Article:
Professionals Unwinding as Summer Sets In

Businesswoman needing vacation booking at job
As the warmer days roll through the workplace, business professionals are catching summertime fever. For many white-collar workers, this time of year brings lighter workloads, less-restrictive schedules and a more relaxed office environment. Almost half of all business professionals (47%) said they were happier during the summer months than any other time of year, according to a new Office Pulse study.

‘Summer-itis’ is Spreading

Businesses should expect their workers to take some liberties when it comes to personal time at the office this summer. The most popular activities professionals expect to see around the workplace during the summer months are longer-than-usual lunch breaks (48%) and socializing with friends and co-workers (37%). More professionals are taking longer lunch breaks this summer compared to 2012, when an Office Pulse study found just 31.7% reported longer breaks.

What are the most popular summer lunch time activities for professionals?

Going for a walk: 41%

Dining al desko (at the desk): 22%

Eating out: 17%

Brown bagging it al fresco: 9%

Working out: 8%

Lunch time libations: 2%

Not surprisingly, business professionals will be plotting how they can maximize their time away from the office this season. For example, a third of professionals (31%) said colleagues will spend time at the office planning “sick days” strategically on Mondays and Fridays, while 28% of professionals expect coworkers to add personal vacations to business trips. 30% of workers said their peers will play hooky this summer, an increase from the 12.6% of workers who reported the same in 2012.

Don’t be too surprised to catch workers slacking off at their desks. 16% of professionals expect their colleagues to spend time shopping at the office, and 8% said they will watch a movie/TV show at their work computer. An additional 8% of workers expect job hunting to be popular within their offices this summer, down from 11.5% in 2012.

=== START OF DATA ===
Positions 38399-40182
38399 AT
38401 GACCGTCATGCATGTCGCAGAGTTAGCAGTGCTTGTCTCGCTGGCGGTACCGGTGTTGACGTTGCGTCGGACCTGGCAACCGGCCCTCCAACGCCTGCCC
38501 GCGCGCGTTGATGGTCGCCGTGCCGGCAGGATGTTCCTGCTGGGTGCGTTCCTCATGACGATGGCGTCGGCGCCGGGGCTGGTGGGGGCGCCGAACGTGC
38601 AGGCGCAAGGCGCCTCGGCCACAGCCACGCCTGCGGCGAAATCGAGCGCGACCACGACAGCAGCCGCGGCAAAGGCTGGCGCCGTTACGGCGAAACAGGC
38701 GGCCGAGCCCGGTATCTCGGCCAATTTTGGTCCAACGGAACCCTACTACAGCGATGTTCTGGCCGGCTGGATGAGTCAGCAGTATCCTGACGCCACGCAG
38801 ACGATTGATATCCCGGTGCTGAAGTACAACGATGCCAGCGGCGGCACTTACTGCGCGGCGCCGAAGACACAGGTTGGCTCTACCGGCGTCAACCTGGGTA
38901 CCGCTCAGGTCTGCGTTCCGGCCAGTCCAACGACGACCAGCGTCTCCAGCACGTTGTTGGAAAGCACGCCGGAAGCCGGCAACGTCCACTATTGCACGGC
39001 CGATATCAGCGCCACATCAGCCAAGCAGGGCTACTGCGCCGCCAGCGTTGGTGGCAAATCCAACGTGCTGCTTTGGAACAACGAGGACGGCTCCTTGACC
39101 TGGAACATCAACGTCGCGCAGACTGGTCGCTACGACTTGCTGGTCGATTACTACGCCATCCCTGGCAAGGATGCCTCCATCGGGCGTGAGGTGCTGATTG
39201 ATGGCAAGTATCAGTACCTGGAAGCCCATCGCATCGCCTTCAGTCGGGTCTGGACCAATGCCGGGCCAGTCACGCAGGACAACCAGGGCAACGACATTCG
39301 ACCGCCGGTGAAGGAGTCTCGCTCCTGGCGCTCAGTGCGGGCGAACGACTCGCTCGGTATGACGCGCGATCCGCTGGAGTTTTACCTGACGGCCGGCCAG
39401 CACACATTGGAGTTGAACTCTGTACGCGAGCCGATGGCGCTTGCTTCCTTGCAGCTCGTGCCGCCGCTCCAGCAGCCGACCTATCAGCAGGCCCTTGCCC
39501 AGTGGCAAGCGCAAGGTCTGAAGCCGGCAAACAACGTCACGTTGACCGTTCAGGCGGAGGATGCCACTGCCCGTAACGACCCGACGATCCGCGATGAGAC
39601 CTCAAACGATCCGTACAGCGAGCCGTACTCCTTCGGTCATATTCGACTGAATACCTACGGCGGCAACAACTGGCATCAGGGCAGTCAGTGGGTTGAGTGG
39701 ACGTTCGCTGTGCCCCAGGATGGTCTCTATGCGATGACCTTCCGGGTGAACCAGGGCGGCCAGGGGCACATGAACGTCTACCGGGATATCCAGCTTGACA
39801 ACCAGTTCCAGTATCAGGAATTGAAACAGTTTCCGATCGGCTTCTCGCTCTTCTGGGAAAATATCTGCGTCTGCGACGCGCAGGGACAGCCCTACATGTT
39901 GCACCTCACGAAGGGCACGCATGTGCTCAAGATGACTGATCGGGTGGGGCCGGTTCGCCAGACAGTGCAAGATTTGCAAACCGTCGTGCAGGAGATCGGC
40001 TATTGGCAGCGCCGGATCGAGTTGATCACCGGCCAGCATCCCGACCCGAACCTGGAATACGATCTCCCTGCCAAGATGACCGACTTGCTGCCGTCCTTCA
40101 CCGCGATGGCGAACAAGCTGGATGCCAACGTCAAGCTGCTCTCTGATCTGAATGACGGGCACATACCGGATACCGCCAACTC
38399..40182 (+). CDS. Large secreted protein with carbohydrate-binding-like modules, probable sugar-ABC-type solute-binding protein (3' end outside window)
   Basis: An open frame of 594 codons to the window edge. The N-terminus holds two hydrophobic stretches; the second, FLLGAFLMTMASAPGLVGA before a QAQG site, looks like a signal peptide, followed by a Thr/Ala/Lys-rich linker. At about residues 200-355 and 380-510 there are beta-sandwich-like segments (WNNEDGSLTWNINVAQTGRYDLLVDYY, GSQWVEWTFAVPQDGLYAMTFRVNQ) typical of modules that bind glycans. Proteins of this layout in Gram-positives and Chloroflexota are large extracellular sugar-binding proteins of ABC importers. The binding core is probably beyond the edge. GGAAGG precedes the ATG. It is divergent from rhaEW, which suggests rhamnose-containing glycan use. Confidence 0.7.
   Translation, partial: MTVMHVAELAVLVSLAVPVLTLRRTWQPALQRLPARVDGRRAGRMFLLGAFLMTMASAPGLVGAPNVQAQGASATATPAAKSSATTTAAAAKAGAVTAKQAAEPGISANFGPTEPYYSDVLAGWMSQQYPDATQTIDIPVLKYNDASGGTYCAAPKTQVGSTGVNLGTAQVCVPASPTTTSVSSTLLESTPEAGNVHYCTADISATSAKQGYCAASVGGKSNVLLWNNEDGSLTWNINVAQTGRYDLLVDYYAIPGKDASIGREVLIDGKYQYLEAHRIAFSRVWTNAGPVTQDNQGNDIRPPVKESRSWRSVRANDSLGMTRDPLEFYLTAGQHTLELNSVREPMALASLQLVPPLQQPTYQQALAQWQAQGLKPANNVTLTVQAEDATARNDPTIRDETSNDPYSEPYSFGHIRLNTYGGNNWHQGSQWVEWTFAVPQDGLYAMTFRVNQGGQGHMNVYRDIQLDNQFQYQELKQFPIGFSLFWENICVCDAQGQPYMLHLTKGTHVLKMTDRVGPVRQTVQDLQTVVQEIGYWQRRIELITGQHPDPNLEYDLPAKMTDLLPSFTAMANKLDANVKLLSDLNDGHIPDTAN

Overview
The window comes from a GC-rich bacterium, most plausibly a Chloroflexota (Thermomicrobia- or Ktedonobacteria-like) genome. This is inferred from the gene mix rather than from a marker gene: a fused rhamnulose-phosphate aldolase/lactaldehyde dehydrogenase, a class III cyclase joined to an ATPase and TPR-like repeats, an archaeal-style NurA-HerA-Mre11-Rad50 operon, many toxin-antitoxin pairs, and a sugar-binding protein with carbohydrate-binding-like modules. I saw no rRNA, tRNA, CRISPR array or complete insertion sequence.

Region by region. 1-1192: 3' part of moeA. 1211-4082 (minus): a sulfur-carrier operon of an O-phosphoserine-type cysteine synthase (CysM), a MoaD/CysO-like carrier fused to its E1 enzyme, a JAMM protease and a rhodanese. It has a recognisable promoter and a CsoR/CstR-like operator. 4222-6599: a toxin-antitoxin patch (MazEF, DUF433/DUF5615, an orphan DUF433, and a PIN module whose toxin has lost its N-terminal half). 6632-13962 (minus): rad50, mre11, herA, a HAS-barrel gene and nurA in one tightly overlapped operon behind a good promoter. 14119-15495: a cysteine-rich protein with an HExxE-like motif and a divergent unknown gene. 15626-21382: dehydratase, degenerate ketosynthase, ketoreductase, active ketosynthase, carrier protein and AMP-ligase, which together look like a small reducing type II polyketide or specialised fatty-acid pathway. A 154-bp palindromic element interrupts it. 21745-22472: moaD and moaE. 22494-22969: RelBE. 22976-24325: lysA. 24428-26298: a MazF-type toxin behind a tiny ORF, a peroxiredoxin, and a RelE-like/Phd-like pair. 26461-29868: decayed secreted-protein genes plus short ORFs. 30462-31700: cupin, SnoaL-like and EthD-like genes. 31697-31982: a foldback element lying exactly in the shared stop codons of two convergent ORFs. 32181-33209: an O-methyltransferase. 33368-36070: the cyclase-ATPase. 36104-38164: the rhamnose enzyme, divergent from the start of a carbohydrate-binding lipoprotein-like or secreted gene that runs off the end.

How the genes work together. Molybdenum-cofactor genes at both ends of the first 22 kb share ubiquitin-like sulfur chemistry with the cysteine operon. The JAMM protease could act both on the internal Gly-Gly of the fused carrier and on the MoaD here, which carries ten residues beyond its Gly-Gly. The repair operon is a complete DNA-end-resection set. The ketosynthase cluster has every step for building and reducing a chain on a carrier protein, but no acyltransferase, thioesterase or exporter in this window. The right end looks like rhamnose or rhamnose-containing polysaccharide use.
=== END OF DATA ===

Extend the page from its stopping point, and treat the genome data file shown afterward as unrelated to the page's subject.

Getting Off Easy

Workers reported that the most common “let it slide” behavior in the summer was slipping out early on a Friday (58%). So who are the Summer Friday culprits? 67% of Millennials left work early, compared to 57% of Gen Xers and just 49% of Baby Boomers. But those early departures didn’t translate into late arrivals on Monday: just 19% were fine with coming in late on Monday.

Many professionals will bring the beach to the workplace this summer, but not all of them will get away with it. Other less-than-desirable habits that coworkers were willing to let slide included general lethargy (19%), poor grooming (16%) and beach hair (13%). But professionals must draw the line somewhere – barely 1 in 10 professionals said their office was willing to let a coworker get away with coming in tan after a “sick day” (9%). Only 9% would put up with a coworker’s excessive perspiration.

What are professionals’ biggest pet peeves during the summer?

Lack of availability of coworkers: 47%
Social media updates when ‘working from home’: 18%
Vacation TMI (e.g. posting too many photos): 16%
Quirky out-of-office messages: 13%
“Sent from my iPhone” during work hours: 14%

Professionals Are Getting Burnt